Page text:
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Re: RE:Pressure and Flow

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  • dhl@chelseamsl.com
    Hi, JG. Just think of bricks. If you are the bottomest brick, you have all the bricks above you pressing down on you, so the pressure on you is greatest. But
    Message 1 of 3 , Jun 30 8:00 PM
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      Hi, JG.

      Just think of bricks. If you are the bottomest brick, you have all
      the bricks above you pressing down on you, so the pressure on you is
      greatest. But you can't move sideways, because your neighbour bricks
      have the same pressure on them, and the brick above you has a brick
      above it, and on up to the top. Now if you were a molecule of water,
      you'd have all the molecules stacked above you and your pressure would
      be greater. You can still move a little (which is why ink will spread
      around in water even if nobody stirs it; there is molecular motion
      which would be like brick motion, but LOTS smaller :) Anyway, no
      particular molecule has any pressure to move around very much, just
      kind of randomly wandering.

      And anywhere you meauser a pressure in a static vessel, the pressure
      will be proportional to the depth of the fluid at the depth where
      you are measuring. When the stuff starts to move, then the pressure
      differentials start to show up, even at equal depths.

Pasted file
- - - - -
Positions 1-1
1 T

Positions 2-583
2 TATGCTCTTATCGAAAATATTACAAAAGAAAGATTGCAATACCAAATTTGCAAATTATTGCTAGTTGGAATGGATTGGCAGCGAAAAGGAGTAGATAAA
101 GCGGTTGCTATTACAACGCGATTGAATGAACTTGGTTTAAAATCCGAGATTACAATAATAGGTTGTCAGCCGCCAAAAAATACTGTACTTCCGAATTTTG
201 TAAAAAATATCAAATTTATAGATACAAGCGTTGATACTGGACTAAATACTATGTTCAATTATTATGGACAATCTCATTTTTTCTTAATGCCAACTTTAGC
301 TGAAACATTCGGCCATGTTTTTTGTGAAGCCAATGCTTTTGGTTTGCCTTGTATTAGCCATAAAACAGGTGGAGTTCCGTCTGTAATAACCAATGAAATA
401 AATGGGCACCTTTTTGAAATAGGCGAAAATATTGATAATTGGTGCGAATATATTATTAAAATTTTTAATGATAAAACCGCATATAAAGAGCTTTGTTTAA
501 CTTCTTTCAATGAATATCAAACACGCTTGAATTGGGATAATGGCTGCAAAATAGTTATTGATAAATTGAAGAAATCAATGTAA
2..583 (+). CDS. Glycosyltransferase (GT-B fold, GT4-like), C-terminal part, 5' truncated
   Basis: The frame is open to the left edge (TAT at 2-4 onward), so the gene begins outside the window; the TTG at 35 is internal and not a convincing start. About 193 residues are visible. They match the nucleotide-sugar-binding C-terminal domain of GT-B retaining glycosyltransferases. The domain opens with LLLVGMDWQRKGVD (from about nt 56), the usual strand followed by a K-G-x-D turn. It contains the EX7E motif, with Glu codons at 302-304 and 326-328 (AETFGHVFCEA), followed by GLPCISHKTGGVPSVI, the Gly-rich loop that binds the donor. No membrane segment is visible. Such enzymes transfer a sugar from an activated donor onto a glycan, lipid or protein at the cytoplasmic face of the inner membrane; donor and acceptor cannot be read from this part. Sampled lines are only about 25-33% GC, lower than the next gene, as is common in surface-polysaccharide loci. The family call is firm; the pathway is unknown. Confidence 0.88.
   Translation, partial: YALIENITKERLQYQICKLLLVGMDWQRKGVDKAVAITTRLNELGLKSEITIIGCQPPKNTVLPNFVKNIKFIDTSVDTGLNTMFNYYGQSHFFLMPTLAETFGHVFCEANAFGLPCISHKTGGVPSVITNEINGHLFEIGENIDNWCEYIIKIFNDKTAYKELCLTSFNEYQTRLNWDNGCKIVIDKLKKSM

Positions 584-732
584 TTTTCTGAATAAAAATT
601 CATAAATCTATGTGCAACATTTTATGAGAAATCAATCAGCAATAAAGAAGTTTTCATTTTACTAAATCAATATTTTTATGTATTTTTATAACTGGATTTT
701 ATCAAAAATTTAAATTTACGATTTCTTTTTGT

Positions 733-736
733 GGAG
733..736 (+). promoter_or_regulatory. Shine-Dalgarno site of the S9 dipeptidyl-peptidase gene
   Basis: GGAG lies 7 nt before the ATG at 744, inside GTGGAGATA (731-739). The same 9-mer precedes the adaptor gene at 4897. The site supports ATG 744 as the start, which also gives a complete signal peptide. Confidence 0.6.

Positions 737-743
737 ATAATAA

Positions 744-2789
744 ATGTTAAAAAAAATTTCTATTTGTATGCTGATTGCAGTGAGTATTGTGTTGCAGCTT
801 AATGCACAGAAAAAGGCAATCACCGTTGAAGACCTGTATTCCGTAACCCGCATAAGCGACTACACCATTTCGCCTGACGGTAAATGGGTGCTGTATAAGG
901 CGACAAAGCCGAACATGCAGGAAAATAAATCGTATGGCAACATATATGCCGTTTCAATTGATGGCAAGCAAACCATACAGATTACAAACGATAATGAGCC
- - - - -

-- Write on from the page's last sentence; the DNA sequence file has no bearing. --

Does that help?
      Donald.

      --- In hobbicast@y..., "geoff" <cyrano@a...> wrote:
      > Hi, the recent thread has me wandering. If you measure the pressure
      in a
      > glass of water, the pressure increases as the tip of the manometer
      goes
      > further in the water, but there is no motion of the water [ i don't
      think
      > convection currents are the answer ] and yet the pressure
      differential
      > remains. i don't understand the pressure's not causing currents in
      the
      > water. Also i don't understand most of the recent posts. Just
      geoff
    • catboat15@aol.com
      In a message dated 6/29/01 7:06:40 PM Pacific Daylight Time, ... That is what us inginears call static head . It is just the weight(or mass if you are ISO
      Message 2 of 3 , Jul 1, 2001
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        In a message dated 6/29/01 7:06:40 PM Pacific Daylight Time,
        cyrano@... writes:


        > . If you measure the pressure in a
        > glass of water, the pressure increases as the tip of the manometer goes
        >

        That is what us inginears call "static head". It is just the weight(or mass
        if you are ISO inclined) of the fluid above the manometer end. When the
        fluids (water or gas) start moving is when the fun begins. Look at what may
        be called a "cellar drainer" or a gadget boaters use to bail out water it is
        a venturi that uses water flow to create a low pressure to "suck" water out
        of a low place. For home shop users I think it would be enough to remember
        that as fluids flow through an expanding section pressure rises, velocity
        drops. A constriction is the other way around, velocity rises, pressure
        drops. Just keep you change of sections gradual.

        John Meacham
        High Desert of California, Palmdale, Littlerock.


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